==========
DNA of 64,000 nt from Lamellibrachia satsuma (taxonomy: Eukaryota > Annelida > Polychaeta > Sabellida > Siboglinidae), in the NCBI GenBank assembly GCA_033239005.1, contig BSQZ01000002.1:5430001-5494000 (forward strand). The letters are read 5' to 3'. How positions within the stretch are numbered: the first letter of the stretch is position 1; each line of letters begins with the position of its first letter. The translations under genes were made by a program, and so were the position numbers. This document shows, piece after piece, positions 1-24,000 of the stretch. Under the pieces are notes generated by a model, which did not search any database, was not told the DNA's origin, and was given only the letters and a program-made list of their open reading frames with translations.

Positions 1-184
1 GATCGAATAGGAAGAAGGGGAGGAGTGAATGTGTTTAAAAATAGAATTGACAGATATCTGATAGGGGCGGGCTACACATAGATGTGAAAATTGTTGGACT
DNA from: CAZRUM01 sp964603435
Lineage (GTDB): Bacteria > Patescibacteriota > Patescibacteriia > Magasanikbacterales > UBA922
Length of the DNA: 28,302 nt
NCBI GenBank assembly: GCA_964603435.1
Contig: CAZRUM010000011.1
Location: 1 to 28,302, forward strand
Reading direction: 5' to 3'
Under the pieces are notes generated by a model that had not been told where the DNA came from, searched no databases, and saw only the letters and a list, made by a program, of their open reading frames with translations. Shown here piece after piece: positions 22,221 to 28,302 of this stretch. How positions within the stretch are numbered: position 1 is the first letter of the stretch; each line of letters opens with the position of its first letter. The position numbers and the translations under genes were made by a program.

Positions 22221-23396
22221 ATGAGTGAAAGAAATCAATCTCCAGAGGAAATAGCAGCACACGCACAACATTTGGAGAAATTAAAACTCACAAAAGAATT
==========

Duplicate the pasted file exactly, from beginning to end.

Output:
DNA of 64,000 nt from Lamellibrachia satsuma (taxonomy: Eukaryota > Annelida > Polychaeta > Sabellida > Siboglinidae), in the NCBI GenBank assembly GCA_033239005.1, contig BSQZ01000002.1:5430001-5494000 (forward strand). The letters are read 5' to 3'. How positions within the stretch are numbered: the first letter of the stretch is position 1; each line of letters begins with the position of its first letter. The translations under genes were made by a program, and so were the position numbers. This document shows, piece after piece, positions 1-24,000 of the stretch. Under the pieces are notes generated by a model, which did not search any database, was not told the DNA's origin, and was given only the letters and a program-made list of their open reading frames with translations.

Positions 1-184
1 GATCGAATAGGAAGAAGGGGAGGAGTGAATGTGTTTAAAAATAGAATTGACAGATATCTGATAGGGGCGGGCTACACATAGATGTGAAAATTGTTGGACT
DNA from: CAZRUM01 sp964603435
Lineage (GTDB): Bacteria > Patescibacteriota > Patescibacteriia > Magasanikbacterales > UBA922
Length of the DNA: 28,302 nt
NCBI GenBank assembly: GCA_964603435.1
Contig: CAZRUM010000011.1
Location: 1 to 28,302, forward strand
Reading direction: 5' to 3'
Under the pieces are notes generated by a model that had not been told where the DNA came from, searched no databases, and saw only the letters and a list, made by a program, of their open reading frames with translations. Shown here piece after piece: positions 22,221 to 28,302 of this stretch. How positions within the stretch are numbered: position 1 is the first letter of the stretch; each line of letters opens with the position of its first letter. The position numbers and the translations under genes were made by a program.

Positions 22221-23396
22221 ATGAGTGAAAGAAATCAATCTCCAGAGGAAATAGCAGCACACGCACAACATTTGGAGAAATTAAAACTCACAAAAGAATT